In the history of difficult questions it was far more middle of the road than Mid-Lothian.

It was May,2001. Manchester United were in Glasgow for Tom Boyd’s testimonial at Celtic Park. Sir Alex Ferguson, we had been told, would give the Scottish hacks a few minutes of his time after the game, which he certainly didn’t always do.

I had never been in the same room as the man before. The same could be said about most, if not all, of my immediate peers. Ferguson was long gone from Aberdeen by the time we had stabilisers taken off our notebooks.

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There would be no originality award for my light interrogation of this living legend but it had to be asked and, most importantly, it might just get the lads and I an easy back page, which are the best kind.

That day began with the sad news that Bobby Murdoch had died, the first of the Lisbon Lions to pass, and therefore it was timely that Fergie, a friend and peer of this wonderful footballer whose loss had dominated the night, was in town.

Indeed, that was my question: “Sir Alex, obviously tonight has been overshadowed by the death of Bobby Murdoch. Can I ask you what your memories are of him as a player and a man?” Easy. He’ll love that.

Fergie, as I would surely be able to call him soon, was in a good mood, laughing and joking with the likes of Rodger Baillie and Alan Davidson, who had known him for years, and so he would happy to take a question from a young buck.

And, no, that’s not rhyming slang.

I cleared my throat, waited for a pause in the banter, and began with: “Sir Alex . . .”

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Have you ever watched the Rumble in the Jungle? The look Muhammad Ali gives George Foreman as they touched gloves was one of hate, disrespect, and utter disdain. That’s what Fergie’s stare said to me and I’m no George Foreman.

The power of speech left me. Words, not my greatest strength, were gone. Utterly gone. I managed a few vowels for a bit as the walls closed in and my cheeks grew red; not helped, it must be said, by the giggles of some of my colleagues and so-called friends.

After an ice age, the question somehow stumbled out and, to be fair, Sir Alex’s answer was superb. He spoke of Murdoch being the heartbeat of the team and said something along the lines of Celtic’s talisman of 1967 as being priceless.

So, we got a back page. And once my heart started again, and my breath returned from its holidays, I was proud that I got "the line" for once and, best of all, was not in need off a new pair of trousers – although it was a close thing.

That’s it. That’s my Fergie story. It’s hardly Ulysses but if I wrote down what came out of my mouth that night it would have been as bewildering as anything Mr Joyce came up with.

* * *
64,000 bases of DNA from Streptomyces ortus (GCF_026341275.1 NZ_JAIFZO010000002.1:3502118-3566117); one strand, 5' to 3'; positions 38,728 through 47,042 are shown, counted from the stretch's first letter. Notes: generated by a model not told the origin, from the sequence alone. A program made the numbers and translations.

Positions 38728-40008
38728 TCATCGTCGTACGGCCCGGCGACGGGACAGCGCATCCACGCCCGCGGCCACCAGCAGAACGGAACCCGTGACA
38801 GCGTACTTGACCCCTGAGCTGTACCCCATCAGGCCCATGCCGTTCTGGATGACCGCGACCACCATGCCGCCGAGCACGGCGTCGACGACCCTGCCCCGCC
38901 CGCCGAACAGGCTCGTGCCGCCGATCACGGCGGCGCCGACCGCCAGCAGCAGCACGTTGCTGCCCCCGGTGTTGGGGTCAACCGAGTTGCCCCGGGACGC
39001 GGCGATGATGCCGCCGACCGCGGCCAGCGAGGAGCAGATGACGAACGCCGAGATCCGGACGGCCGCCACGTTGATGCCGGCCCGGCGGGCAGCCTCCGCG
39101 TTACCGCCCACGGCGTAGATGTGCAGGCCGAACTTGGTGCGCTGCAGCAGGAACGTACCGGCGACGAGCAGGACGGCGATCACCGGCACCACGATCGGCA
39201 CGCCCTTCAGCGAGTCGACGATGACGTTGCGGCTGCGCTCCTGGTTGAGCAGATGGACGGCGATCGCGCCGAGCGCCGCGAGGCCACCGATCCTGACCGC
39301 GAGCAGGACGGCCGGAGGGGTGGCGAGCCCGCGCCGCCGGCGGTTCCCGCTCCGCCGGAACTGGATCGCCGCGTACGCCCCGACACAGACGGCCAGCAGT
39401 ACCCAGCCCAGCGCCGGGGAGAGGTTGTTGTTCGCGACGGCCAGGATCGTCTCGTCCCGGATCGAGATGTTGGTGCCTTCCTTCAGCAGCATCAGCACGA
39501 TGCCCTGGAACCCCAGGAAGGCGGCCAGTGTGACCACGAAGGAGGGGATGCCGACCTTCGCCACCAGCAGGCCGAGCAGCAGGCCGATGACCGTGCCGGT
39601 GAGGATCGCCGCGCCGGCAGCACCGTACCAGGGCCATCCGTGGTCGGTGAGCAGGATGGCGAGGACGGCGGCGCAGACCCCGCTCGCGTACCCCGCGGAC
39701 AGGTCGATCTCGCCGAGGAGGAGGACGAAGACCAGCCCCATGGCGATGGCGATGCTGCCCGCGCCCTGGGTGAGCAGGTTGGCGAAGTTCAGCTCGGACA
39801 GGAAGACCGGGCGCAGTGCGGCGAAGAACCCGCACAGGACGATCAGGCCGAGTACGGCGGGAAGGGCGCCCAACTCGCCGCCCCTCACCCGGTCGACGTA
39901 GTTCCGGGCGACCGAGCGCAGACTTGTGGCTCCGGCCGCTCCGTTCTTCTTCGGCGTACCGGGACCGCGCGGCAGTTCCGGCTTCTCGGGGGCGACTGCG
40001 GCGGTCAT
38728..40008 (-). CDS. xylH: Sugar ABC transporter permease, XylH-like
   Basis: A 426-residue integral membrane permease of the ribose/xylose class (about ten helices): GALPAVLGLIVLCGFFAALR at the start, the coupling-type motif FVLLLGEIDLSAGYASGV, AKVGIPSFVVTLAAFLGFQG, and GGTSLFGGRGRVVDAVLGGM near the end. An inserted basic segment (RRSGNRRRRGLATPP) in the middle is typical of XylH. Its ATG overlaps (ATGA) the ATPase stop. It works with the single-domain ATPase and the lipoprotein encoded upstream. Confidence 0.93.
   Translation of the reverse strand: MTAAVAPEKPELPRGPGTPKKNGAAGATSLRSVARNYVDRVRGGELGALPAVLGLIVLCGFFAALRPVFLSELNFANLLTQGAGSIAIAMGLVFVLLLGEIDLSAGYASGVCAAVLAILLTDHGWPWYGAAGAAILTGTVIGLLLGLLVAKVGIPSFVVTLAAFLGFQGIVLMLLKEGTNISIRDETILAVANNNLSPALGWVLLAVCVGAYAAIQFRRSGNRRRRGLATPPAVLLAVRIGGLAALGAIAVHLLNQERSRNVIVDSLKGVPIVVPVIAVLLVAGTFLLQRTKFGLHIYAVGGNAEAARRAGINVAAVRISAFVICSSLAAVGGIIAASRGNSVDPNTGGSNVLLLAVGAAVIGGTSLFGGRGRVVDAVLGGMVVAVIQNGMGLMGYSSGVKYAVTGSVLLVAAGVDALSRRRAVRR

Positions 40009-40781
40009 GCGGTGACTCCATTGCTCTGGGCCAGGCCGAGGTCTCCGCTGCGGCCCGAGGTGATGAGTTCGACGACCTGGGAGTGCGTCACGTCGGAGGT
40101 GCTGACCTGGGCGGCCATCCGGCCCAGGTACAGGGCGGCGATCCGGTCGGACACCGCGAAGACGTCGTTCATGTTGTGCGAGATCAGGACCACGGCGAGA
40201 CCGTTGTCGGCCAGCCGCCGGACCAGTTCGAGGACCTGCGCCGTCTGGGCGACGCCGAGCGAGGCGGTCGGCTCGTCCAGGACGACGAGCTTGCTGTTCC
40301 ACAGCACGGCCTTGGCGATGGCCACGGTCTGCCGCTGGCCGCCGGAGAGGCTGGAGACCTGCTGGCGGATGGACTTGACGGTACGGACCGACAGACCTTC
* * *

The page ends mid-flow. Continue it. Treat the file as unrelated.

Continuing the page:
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Marcello Lippi is the only other person who came close to possessing such sheer presence in my years in the job. Both living legends and, in the bloke from Govan’s case, I am very happy to say that is still the case.

Ferguson is 76 and has suffered with health problems down the years and yet people like him don’t get ill. They certainly don’t die. And over the weekend it did seem that this icon of Scottish life, and that’s what he is, was on his way out after undergoing emergency surgery following a brain haemorrhage.

Newspapers were preparing for the worst. Discussions were taking place on desks about whether there were enough hands on deck to produce a 20-page special.

Ach, we should have known. He’s way too stubborn to go before his time. Ferguson remains in hospital, but yesterday news emerged that he was awake and talking. Even those who would never claim to be his biggest fan breathed a sigh of relief.

If it is possible to be a genius as a football manager, then Sir Alex Ferguson is Beethoven, William Shakespeare and Steven Spielberg rolled into one. With a sprinkling of Rabbie Burns.

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Surely, it’s time his own city commissioned a statue of one of Glasgow’s greatest sons. A street named after him, a stand at Hampden. Anything, really. Before it’s too late.

Sir Alex is thankfully still with us so perhaps it is time for his own people to get together and show just much he means to us all. Just get someone else to ask him a question.

And Another Thing

Alas, it is now too late to pay such a tribute to Ron Scott, one of Scottish newspapers' great characters.

Big Ron passed away on Saturday a few hours after news of Sir Alex’s emergency surgery and his loss will be deeply felt. Indeed, Fergie sent Ron a message on his retirement.

A Sunday Post legend and proud son of Dundee, Ron was one I expected to see me out, despite him having 25 years on me.

I know he wasn’t sure of the cut of my gib until a tense trip to Lisbon forced me to order a large G&T after some work problems. “I like your style,” said Ron with great approval. I was chuffed to bits.